He has been merciless in his judgment of consumers who actually lost money in endless chain pay plans. He is said to have coined the truism, “Only losers quit and only quitters lose.” When confronted with data showing that 99% of all MLM participants lose money, and 70% quit each year, he countered that this was because these quitters and losers never tried or did not want to earn profits.
Using the same mathematical formulas that were employed in the sub-prime mortgage and derivatives markets, he claimed that a company could expand its sale force of distributors forever, and, no matter when a consumer signs up as a distributor, the “opportunity is always limitless.” Many people in MLMs were so inspired by this theory that they quit their jobs, dropped out of school and even divorced skeptical spouses as their “declaration of freedom.”
After the election of 2000, Dr. Luzes quietly persuaded the United States Federal Trade Commission (FTC) to end its enforcement of laws against pyramid selling schemes. He pointed out that few people who lost money ever complained publicly. Timothy Muris, the first chairman of the FTC appointed in 2001 by President Bush, and formerly an attorney whose firm represented the Amway Corporation, reportedly called Dr. Luzes’ views “refreshing.”
Investigations and prosecution by the FTC quickly ended and the moratorium extended over the next seven years. Millions of taxpayers dollars were saved by ending the costly consumer protection work. Most recently, he was instrumental in persuading the FTC to exclude multi-level marketing from a rule covering “business opportunity” schemes. He argued that millions of people need MLM to earn money for Christmas gifts. He urged the commission to train its regulatory power on a real threat to consumers – vending machine sales route schemes.
Dr. Luzes has also been influential in convincing some state legislators to revise anti-pyramid scheme laws so that the “endless chain” could be used to persuade distributors to buy inventory. His main influence at the state level has been in Utah, where he often attends church, and which now has more endless chain scheme headquarters per capita than any other state. Dr. Luzes is especially proud that Utah now gains more revenue from endless chain schemes than it does from its skiing industry.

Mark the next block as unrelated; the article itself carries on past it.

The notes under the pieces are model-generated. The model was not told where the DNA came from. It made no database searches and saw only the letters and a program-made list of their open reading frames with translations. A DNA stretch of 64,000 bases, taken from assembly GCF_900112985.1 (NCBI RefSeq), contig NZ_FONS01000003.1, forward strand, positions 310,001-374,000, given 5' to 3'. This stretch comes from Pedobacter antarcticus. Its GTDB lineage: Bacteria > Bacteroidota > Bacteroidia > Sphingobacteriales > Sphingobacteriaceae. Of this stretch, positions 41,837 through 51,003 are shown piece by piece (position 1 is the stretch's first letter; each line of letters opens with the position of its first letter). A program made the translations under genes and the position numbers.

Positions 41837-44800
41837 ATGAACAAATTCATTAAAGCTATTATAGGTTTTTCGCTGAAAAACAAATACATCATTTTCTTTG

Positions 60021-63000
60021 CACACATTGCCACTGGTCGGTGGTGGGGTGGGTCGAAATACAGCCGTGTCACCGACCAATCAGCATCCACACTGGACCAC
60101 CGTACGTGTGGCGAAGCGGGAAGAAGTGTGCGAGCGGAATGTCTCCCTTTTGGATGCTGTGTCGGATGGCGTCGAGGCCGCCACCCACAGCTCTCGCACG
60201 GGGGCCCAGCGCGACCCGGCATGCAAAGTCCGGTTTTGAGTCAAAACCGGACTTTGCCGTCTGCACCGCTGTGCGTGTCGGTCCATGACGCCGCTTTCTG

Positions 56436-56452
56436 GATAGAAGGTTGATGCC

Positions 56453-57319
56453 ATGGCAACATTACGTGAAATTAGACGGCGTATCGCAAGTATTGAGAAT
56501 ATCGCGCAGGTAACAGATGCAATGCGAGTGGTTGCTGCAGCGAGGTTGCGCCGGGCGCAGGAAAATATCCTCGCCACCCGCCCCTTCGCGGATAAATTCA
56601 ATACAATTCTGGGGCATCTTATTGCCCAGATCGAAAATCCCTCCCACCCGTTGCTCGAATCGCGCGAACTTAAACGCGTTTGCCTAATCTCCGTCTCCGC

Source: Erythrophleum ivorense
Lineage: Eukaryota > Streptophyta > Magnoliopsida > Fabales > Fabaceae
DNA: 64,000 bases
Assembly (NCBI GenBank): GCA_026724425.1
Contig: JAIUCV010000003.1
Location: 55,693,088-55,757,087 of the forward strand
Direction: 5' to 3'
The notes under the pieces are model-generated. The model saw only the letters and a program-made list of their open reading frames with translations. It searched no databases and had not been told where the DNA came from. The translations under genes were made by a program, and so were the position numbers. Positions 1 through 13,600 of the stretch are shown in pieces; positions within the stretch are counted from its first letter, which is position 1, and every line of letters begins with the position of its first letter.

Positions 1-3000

Dr. Luzes personally directed the lobbying to weaken consumer protection laws in Utah and the secret campaign to isolate one persistent expert in the state who presented statistical evidence that “endless chain” MLM schemes caused 99% loss rates among consumers who invested in them. Dr. Luzes coined the term “anti-MLM zealot” to dismiss all consumer protection advocates who brought up multi-level marketing’s 99% loss rates.
In the direct selling industry Dr. Lasdwun N. Luzes introduced the groundbreaking business model in which the salespeople buy products but never actually sell any. Instead of incurring the costs of selling, they only expand the sales force. Inventory costs, customer service, marketing, and other inefficiencies were eliminated under his new model. He was hailed for eliminating the cost of finding retail customers, many of whom were said to refuse to pay full price for multilevel marketing goods and were therefore irrelevant and unneeded.
His theory was refined into complex pay plans involving “infinite” numbers of management levels, each receiving a commission on every sale made at the bottom of the chain. Though this appears to be redundant and inefficient, Dr. Luzes showed that it could generate greater growth, each level recruiting others to rise to the level above.
Another development made possible under his theory is the allocation of the highest commission rates and the majority of all commission payments on each new sale to those farthest away from the sale, at the top of the sales chain. He explained that by reversing traditional pay plans that pay the most to the people actually making the sales, MLMs inspired those at the bottom to “recruit their way to the top.”
Prior to the 2008 election, Dr. Luzes had warned that weaknesses were developing in his model, brought on, not by any flaw in the model, but a decline in positive thinking. He noted in-fighting over recruiting between two champions of the endless chain, Amway and Monavie. He also worried that “binding arbitration” and non-compete lawsuits by Amway and other MLMs seemed to be based on the illusion of limits. He said this was a dangerous heresy. He also recognized that the action of China to ban endless chain sales schemes in that country might inspire others to view the world as finite.
Dr. Luzes has a particular hatred for the websites of the “anti-MLM zealots” whose influence he fears is spreading. He even charged that the collapse of real estate values, the stock market, and the credit and the insurance industries was actually caused by these same types of “pathetic losers.”
Dr. Luzes sternly opposes government bailouts and believes America must reduce “entitlements” such as Social Security. However, if anti-fraud law enforcement resumes in 2009, he is said to have already prepared a White Paper urging a Congressional rescue package for Amway. He termed Amway an “American icon, too large to fail.” He noted that if Amway went down, it might pull the entire MLM industry with it.
The last client of Dr. Lasdwun N. Luzes was General Motors Corporation where he had advised an increase in production of SUVs. Dr. Luzes is said to be currently unemployed. The phone number of his consulting firm, Pyramid Partners LLC, is disconnected. His exact whereabouts are unknown though one investigative reporter claimed Dr. Luzes was in route to Nigeria, where he reportedly was to receive a large sum of money that was promised to him in an email.